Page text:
Defensive Interior – Ends: J.J. Watt, HOU (+51.0) and Gerald McCoy, TB (+26.3)
If you didn’t see this coming you’re not watching enough football. His sack numbers aren’t as high but Watt leads his peers in defensive stops in the run game (23) and quarterback disruptions (41). He’s still the best player in football. When you watch McCoy make plays you forget briefly all about the struggles of Tampa Bay. He’s so good on every down.
Second Team: Jason Hatcher (DAL) and Fletcher Cox (PHI)
Defensive Interior – Nose: Damon Harrison, NYJ (+21.8)
One of the most pleasant surprises of the year has been the ascension of Harrison to not just a starting role, but to earning a spot on our Midseason All-Pro team. He’s fantastic against the run and does more than just eat up space as his 12.9 run stop percentage (fourth best of all defensive tackles) will show you. A really stacked position with Dontari Poe, Marcell Dareus and Brandon Mebane all playing well enough.
Second Team: Dontari Poe (KC)
Edge Rushers: Robert Quinn, SL (+34.2) and Justin Houston, KC (+22.1)
You can only beat what is in front of you, and nobody smells blood in the water like Robert Quinn. He’s feasted on poor tackles to the tune of 46 quarterback disruptions, with only the Chiefs outside linebackers having more. In that regard Tamba Hali leads the way, but it’s Houston (with 35 fewer pass rushes and better all round play) who gets in.
Second Team: Tamba Hali (KC) and Robert Mathis (IND)
Linebackers: Sean Lee, DAL (+10.8) and Lavonte David, TB (+12.3)
Is there a linebacker playing better than Lee right now? He has graded positively in every area of the game only Paul Posluszny and David have more defensive stops than his 40, and he’s got four interceptions and three pass break ups to go with it. It might feel odd to have another Buccaneer on this team given their struggles but when you watch David make play after play after play how could you not find a spot for him.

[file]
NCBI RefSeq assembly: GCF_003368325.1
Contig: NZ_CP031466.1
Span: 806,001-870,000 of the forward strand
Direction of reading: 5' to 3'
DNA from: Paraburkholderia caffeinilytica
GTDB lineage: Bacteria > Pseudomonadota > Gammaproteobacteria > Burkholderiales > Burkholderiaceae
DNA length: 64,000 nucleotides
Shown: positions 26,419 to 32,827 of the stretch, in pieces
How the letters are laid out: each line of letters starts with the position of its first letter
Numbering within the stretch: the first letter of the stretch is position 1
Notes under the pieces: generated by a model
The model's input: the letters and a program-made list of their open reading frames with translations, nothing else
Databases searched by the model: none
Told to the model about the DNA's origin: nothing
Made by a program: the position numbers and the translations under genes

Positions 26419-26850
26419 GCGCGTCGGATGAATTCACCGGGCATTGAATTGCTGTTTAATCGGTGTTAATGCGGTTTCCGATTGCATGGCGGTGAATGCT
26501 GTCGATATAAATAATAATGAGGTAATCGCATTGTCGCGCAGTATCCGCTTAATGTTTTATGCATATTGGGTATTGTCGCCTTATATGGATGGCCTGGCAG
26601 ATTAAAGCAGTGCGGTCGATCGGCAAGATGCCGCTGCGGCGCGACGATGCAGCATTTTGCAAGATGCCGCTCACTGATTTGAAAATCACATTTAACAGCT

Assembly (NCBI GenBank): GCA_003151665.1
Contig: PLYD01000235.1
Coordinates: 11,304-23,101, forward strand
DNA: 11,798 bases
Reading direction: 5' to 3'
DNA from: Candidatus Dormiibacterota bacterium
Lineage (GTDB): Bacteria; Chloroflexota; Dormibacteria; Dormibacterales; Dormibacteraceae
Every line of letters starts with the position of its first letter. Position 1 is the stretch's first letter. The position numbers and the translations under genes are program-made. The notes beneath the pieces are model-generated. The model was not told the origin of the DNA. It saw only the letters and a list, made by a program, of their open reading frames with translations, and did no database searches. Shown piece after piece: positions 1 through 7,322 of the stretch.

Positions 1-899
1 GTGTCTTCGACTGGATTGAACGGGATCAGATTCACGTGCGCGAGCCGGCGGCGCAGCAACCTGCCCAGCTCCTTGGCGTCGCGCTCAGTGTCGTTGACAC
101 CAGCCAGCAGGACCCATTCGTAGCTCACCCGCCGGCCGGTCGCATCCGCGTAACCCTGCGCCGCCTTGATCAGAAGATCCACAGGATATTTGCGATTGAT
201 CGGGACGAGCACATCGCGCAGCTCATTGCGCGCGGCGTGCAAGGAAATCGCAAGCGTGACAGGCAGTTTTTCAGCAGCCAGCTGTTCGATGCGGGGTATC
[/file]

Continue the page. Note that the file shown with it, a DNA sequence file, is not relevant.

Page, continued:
Second Team: Derrick Johnson (KC) and Kiko Alonso (BUF)
Cornerbacks: Darrelle Revis, TB (+13.8) and Alterraun Verner, TEN (+11.7)
Are you calling shenanigans? A third Buccaneer? Well that just goes to show the lopsided nature of the team with Revis not back to his best, but close enough to lead our cornerback rankings. Verner hasn’t quite maintained his magnificent early season form, but hangs on in with his teammate McCourty, Seahawk Sherman and many more not far behind.
Second Team: Jason McCourty (TEN) and Richard Sherman (SEA)
Safeties: Devin McCourty, NE (+17.4) and T.J. Ward, CLE (+11.7)
He might not be as complete as Earl Thomas, but the work of McCourty as a deep safety has been unparalleled this year. A really good feel for where he should be as seen him break up five balls to go with his one interception. Ward is the standout strong safety even if he might not be able to do all the things Eric Berry can. He’s thriving in that Ray Horton defense and it shows with nine more defensive stops for Ward than any other safety.
Second Team: Earl Thomas (SEA) and Eric Berry (KC)
Kicker: Nick Folk, NYJ (+13.7)
There isn’t a better one right now than Folk who shows no signs of missing a kick or letting the pressure get to him.
Second Team: Stephen Gostkowski (NE)
Punter: Shane Lechler, HOU (+18.5)
Hekker might have the better grade but a lot of that owes to simply punting the ball a heck (pun intended) of a lot more. Lechler has thrived in Houston.
Second Team: Johnny Hekker (SL)
Returner: Cordarrelle Patterson, MIN (+8.7)
Two touchdowns isn’t a bad return from the rookie, is it? An electric returner.
Second Team: Golden Tate (SEA)
Special Teamer: Justin Bethel, ARZ (+8.5)
Special teams guru Neil Hornsby can’t say enough good things about either man, but it’s Bethel who will be first string. He’s already drawn five penalties with his work on the punt coverage unit.
Second Team: Jeremy Lane (SEA)